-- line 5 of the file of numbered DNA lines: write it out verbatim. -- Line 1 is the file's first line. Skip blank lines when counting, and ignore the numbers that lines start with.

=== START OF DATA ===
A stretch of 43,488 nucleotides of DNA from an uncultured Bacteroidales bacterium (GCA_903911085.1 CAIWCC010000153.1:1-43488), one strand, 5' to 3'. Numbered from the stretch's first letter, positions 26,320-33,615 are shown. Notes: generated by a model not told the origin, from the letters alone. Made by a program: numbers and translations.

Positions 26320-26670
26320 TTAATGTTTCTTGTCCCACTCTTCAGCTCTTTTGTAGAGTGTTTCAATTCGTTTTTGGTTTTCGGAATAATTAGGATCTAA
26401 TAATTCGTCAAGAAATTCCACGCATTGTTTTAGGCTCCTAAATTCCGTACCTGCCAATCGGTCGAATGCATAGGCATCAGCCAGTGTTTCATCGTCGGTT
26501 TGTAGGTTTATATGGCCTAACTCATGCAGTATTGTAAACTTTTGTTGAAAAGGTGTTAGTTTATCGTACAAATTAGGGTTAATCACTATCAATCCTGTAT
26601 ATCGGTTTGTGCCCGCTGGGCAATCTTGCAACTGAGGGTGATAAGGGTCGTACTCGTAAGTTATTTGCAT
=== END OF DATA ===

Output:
26501 TGTAGGTTTATATGGCCTAACTCATGCAGTATTGTAAACTTTTGTTGAAAAGGTGTTAGTTTATCGTACAAATTAGGGTTAATCACTATCAATCCTGTAT